Thursday Salute to Originals: An Illusory Point of View
Photoshop? No, this is all real painting!
Switzerland-born artist Felice Varini has spent the past 30 years creating what’s called Anamorphic Illusion. This brilliant street art form is defined by a single vantage view point from which the viewer can see the complete painting, while from other view points the viewer will see fragmented shapes.
“Generally I roam through the space noting its architecture, materials, function and history”, Varini explains. “From these spatial data and in reference to the last piece I produced, I designate a specific vantage point for viewing from which my intervention takes shape.”
What we find particularly appealing about Varini’s work is that quite frequently, he uses gorgeous Italian and French architecture as his canvas for painting. The concrete historical buildings and archways melt into the background and create a dramatic contrast with the modern and abstract geometric patterns.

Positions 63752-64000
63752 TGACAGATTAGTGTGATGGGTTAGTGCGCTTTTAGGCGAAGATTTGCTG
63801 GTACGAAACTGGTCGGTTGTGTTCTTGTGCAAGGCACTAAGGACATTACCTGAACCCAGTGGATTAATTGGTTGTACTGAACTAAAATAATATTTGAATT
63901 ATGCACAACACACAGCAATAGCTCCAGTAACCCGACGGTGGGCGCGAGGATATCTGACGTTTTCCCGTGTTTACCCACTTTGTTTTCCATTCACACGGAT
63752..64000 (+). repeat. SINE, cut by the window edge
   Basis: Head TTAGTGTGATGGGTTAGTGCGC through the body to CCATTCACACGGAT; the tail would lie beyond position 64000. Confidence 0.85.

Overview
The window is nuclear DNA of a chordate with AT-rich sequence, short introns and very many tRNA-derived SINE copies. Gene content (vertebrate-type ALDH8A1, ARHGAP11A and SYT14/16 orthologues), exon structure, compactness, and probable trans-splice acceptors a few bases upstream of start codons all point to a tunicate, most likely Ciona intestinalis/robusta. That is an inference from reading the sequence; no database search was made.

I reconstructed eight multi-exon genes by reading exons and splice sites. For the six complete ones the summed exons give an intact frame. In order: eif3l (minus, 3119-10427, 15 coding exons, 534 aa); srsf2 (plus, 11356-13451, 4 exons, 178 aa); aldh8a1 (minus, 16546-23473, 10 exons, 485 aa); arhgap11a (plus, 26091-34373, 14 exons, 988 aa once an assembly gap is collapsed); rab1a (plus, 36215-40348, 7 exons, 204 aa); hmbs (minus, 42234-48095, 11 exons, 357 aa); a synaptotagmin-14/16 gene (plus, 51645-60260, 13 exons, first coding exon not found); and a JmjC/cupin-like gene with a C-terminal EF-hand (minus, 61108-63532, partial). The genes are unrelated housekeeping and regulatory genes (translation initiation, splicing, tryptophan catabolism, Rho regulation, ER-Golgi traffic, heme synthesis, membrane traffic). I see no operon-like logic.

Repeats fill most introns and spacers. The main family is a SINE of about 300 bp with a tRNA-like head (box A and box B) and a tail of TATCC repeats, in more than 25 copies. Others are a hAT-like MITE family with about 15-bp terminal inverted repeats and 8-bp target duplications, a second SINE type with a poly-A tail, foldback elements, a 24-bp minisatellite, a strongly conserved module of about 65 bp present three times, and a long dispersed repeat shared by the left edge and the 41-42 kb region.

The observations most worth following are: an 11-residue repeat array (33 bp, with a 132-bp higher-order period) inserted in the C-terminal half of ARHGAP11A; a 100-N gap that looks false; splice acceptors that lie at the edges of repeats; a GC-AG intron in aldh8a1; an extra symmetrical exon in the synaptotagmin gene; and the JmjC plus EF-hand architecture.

When seen from the intended vantage point, the painted pattern doesn’t interrupt the existing space and surfaces. That’s why our mind tricks us to think it’s been photoshopped onto the picture. However, the physical presence of the lines and shapes interestingly alters our perception of that space when we move away from the “right” view point.
Varini’s installations can be likened to the long-awaited arrival at a design solution, or the calculated theatrical execution of architectural spaces. Have you ever struggled to navigate all of the pieces of a design puzzle, then suddenly in a magical moment they all fall into place?
Image Credits: varini.org